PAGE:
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Betsy DeVos urges Congress to reject student loan forgiveness in apparent farewell letter

Student loan borrowers worry about bills
Student loan borrowers worry about bills 02:31

Outgoing U.S. Department of Education Secretary Betsy DeVos urged Congress to "reject" calls to forgive student loan debt, a promise made on the campaign trail by President-elect Joe Biden.

In what reads like a farewell letter, DeVos offered "closing thoughts" on her time leading the education department. DeVos, a decadeslong advocate for school choice, made her final case as education secretary for expanding federal tax dollars for families that opt for private schools and opposed student loan forgiveness and free college, calling the proposals "misguided."

"Across-the-board forgiveness of college debts is not only unfair to most Americans, it is also the most regressive of policy proposals – rewarding the wealthiest sector of our labor force at the expense of the poorest," DeVos wrote in the Monday letter obtained by CBS News.

The Department of Education suspended all monthly federal student loan payments in March amid the coronavirus outbreak and the economic fallout caused by the pandemic, granting all borrowers an interest-free forbearance period. In its $900 billion stimulus bill, Congress neglected to extend the program and student loan payments could resume as soon as February.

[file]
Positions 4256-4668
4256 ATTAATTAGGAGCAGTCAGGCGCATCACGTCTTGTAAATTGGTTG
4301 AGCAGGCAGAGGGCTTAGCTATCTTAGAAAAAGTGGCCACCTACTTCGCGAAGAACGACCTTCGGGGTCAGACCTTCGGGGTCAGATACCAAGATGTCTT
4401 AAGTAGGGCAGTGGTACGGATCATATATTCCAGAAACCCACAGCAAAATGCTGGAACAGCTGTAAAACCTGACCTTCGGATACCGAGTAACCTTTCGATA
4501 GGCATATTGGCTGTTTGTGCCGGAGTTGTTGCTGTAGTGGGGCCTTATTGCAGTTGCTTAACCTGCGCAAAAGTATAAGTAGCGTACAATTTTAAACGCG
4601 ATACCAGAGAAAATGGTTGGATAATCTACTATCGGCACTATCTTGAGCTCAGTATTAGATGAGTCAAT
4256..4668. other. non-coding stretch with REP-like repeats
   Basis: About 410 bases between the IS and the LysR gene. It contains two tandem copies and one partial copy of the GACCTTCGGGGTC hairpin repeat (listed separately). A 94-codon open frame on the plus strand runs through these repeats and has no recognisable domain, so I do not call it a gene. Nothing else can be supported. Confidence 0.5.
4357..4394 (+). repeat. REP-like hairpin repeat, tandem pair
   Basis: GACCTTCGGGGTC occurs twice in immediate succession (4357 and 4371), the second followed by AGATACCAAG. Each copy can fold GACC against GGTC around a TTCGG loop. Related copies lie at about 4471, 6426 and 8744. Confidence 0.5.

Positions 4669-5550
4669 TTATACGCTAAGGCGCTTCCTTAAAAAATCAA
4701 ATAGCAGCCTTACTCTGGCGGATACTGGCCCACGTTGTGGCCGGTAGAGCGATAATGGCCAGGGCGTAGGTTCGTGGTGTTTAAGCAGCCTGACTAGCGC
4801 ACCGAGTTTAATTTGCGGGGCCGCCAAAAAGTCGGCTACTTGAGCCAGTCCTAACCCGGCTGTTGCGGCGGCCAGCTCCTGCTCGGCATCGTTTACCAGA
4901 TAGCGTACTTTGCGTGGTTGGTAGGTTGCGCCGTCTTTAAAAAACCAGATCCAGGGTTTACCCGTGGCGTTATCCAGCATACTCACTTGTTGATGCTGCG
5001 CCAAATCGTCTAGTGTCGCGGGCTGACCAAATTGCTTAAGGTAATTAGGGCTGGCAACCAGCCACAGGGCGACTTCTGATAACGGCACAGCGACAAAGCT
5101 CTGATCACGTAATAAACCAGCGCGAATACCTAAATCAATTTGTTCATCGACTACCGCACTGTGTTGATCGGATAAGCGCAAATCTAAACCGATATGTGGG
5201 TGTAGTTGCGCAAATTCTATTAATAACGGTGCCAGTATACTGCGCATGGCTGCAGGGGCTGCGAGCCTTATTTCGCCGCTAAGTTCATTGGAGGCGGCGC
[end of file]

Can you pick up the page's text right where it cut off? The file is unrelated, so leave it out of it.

It's possible the popular forbearance program will be extended again after President-elect Joe Biden takes office on January 20. When student loan payments do resume, the Department of Education doesn't expect a smooth transition. In its 2020 annual report, issued Tuesday, the department said it expects loan servicers and the federal government will "face a heavy burden in 'converting' millions of borrowers to active repayment." Some of those borrowers, the report warns, will become delinquent.

Tackling student loan debt will be a major issue for the Biden administration. Mr. Biden has pledged to address the student loan crisis, including a proposal to cancel $10,000 in debt for students who work in national or community service. 

Last year student loan debt reached an all-time high, nearly $1.6 trillion among more than 40 million Americans, making the Department of Education the country's biggest consumer lender, according to the Federal Reserve Bank of New York. About 1 in every 5 borrowers are in default, according to the U.S. Department of Education.

DeVos wrote that under her leadership the way in which borrowers apply and pay back loans was "revolutionized" thanks to a streamlining of services.

"Where there was once a confusing and frustrating maze of websites, StudentAid.gov is now the single online home for information. Where there were once dozens of phone numbers, now there is a single 800 number," DeVos wrote. "Understanding and repaying student loans is becoming easier than ever."

DeVos did not directly acknowledge President Trump's loss or refer to Mr. Biden by name in the five-page letter, which was shared with Congressional leadership and House and Senate education committee members as well as Congressional appropriation subcommittee members.

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